Summits Yellow

Ad Blocking Shouldn't be a Roadblock for Mobile Advertising

Mobile Marketing

Patrick Hopf, president and co-founder of SourceKnowledge, looks on the positive side of ad blocking's rise on mobile.

SourceKnowledgeAs global smartphone penetration exceeds 2.5bn, the issues facing advertisers on mobile platforms continue to evolve – not least of all, the issue of ad blocking.

Marketers need to stop thinking of ad blocking as a roadblock in the customer journey. Rather, we should consider it a symptom of poor user experience, and users taking a stance against the way that advertisers are attempting to reach them.

Ad blocking has empowered users to decide that they no longer want to be bombarded with repetitive advertising and are screaming to advertisers to change the way they communicate to their audiences. Although mobile only accounts for a small percentage of the overall blocking rates (2.24 per cent on Android and 1.33 per cent on iOS, according to Clarity Ray), mobile blocking is on the up.

25 per cent of smartphone users are now making use of ad blocking apps and browsers, and that number keeps on rising 90 per cent year-over-year. Therefore, it is important to understand how to communicate with users across mobile platforms in order to keep them engaged and not get blocked out.

Mobile possesses limitless opportunity
It is critical to question why marketers choose to advertise on mobile versus other channels, and what makes users exhibit unique behaviors. Firstly, mobile devices are more personal than other channels since users have an emotional attachment to them. Other media, such as TV or desktop, are mostly shared devices between two or more people, or even an entire household. This makes addressability extremely difficult, and attachment to the channel insignificant.

This explains why TV ads are created to be more generic. With mobile, marketers have the power and luxury to access non-PII (Personally Identifiable Information) data to create a picture of who they truly are. From a single thumbprint on an iOS device, customers are able to send an email, or make a purchase with their credit card. Mobile is unique among channels not just because of personalisation, but also because of the low friction point in terms of conversion.

Compared to traditional forms of advertising that focus on awareness as their primary objective, most campaigns on mobile are transactional, such as advocating for the install of an app or purchases within an app or on a mobile website. With this in mind, is the goal on mobile just to push a single behavior? Clearly not.

Long-term behaviour is more important in terms of customer lifetime value in order to continue to create interactions with current and new customers. The big question and challenge that most marketers face is, how to go about creating the ongoing interaction with their brand and their customers?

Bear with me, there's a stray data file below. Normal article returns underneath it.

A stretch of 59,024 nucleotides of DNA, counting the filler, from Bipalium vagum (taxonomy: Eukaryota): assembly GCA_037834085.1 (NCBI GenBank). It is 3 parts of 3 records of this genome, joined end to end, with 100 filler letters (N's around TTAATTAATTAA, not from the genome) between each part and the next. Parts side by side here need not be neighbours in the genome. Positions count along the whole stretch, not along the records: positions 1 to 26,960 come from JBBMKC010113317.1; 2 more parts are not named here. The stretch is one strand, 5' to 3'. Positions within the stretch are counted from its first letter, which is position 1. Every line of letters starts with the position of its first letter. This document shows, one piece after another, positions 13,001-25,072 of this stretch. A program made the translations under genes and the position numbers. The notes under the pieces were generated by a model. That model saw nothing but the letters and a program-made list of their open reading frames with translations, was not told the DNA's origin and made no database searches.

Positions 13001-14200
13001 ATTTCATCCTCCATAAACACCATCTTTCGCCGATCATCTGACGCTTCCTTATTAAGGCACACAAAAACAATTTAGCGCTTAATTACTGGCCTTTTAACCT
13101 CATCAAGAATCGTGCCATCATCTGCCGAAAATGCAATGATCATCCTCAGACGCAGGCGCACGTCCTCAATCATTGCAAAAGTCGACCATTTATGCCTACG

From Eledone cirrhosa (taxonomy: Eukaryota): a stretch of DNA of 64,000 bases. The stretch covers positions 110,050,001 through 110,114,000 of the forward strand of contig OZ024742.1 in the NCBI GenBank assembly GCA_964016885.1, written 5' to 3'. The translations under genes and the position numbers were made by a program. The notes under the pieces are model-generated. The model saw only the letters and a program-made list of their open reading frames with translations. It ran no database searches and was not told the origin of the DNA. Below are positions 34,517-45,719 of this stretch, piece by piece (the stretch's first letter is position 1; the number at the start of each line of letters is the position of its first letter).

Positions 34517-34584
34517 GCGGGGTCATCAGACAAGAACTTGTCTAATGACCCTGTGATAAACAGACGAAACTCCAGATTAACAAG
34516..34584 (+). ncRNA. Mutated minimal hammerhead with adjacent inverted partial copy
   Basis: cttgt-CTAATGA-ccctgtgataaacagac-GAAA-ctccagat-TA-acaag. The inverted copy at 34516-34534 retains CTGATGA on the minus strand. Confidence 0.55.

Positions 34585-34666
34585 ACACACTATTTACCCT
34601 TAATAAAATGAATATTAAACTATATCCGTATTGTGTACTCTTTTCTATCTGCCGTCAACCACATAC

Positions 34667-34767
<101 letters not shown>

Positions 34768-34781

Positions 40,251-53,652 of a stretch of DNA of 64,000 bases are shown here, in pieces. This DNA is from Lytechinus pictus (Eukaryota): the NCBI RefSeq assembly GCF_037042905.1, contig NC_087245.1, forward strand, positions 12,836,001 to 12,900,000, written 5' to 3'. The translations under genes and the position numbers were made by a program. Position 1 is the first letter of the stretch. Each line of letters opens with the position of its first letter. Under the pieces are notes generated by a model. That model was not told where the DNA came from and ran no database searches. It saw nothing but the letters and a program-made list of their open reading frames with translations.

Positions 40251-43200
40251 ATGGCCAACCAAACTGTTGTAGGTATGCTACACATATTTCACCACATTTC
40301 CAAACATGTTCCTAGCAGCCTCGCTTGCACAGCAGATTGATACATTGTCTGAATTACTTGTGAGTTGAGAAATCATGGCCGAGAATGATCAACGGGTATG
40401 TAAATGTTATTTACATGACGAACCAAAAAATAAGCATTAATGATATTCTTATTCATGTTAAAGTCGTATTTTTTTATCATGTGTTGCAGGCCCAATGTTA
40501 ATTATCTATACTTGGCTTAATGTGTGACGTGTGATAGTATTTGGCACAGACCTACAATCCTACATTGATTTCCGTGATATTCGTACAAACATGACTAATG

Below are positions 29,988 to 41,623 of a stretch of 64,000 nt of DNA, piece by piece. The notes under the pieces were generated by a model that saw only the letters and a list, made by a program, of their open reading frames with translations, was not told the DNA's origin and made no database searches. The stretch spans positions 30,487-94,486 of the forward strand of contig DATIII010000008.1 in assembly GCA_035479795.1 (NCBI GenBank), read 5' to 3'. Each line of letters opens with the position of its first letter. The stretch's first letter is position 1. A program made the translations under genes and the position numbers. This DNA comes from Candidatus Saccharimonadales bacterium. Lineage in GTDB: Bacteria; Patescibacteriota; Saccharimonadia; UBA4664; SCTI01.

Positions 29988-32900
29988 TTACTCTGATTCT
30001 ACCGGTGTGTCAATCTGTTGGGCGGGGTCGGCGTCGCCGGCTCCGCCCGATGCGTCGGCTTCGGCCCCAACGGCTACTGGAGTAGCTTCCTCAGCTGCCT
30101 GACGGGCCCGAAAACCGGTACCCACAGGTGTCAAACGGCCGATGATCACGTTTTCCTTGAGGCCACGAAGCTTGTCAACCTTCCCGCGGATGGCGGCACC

The answer is simple. It all boils down to user experience.

Don't annoy your customers
Think of when you are watching live TV and the same two commercials have been on repeat during every single break for the past hour. What happens? You get annoyed and it creates a negative connotation towards not only that commercial but that brand.

Many would agree that this is a perfect example of bad user experience due to an aggressive advertising strategy. Now, think of a flashy pop-up ad that appears when you enter a website, or a flashy unappealing banner ad. These are the types of ads that users are trying to move away from.

It has been shown that 42 per cent of ad blocking users have found some ads to be interesting or helpful, but there are an overwhelming amount of ads being served. 51 per cent of ad blocking users claim that the reason they install an ad blocker is because of a few websites, in particular, that have annoying ads, leaving them with the conclusion that it is worth getting rid of advertisements all-together in order to avoid these situations. So, what is the point of investing in bad user experiences, when ultimately they cause ads to be less effective and have poorer outcomes?

Make them want to see your ad
The truth is, people love ads and brands when they are properly executed and addressable. Users understand that publishers need ad revenue to operate, and 68 per cent of users do not mind seeing ads - as long as they are not invasive or irritating. Consumers have always appreciated quality advertisements that have pulled a heartstring, made them laugh or provided them with a solution to a problem they have.

These type of ads make them feel as though the brand understands them and is working to create a two-way relationship. In return, marketers must go the extra-mile by creating personalized advertising that speaks directly to their target customer. That first involves understanding a customer’s preferences. How can marketers do this? With mobile technology, it has never been easier to find the data that you need from your customers, and, most importantly, you are able to understand their behavior.

The proof is out there -- abrasive ads perform worse than those that are curated and properly targeted. Marketers need to get creative and start using advertising that adheres to UX best practices when creating mobile advertising strategies. By following this, marketers can create a sustainable user acquisition strategy that doesn’t leave users with no other choice but to adopt ad blockers.

Patrick Hopf is president and co-founder as SourceKnowledge

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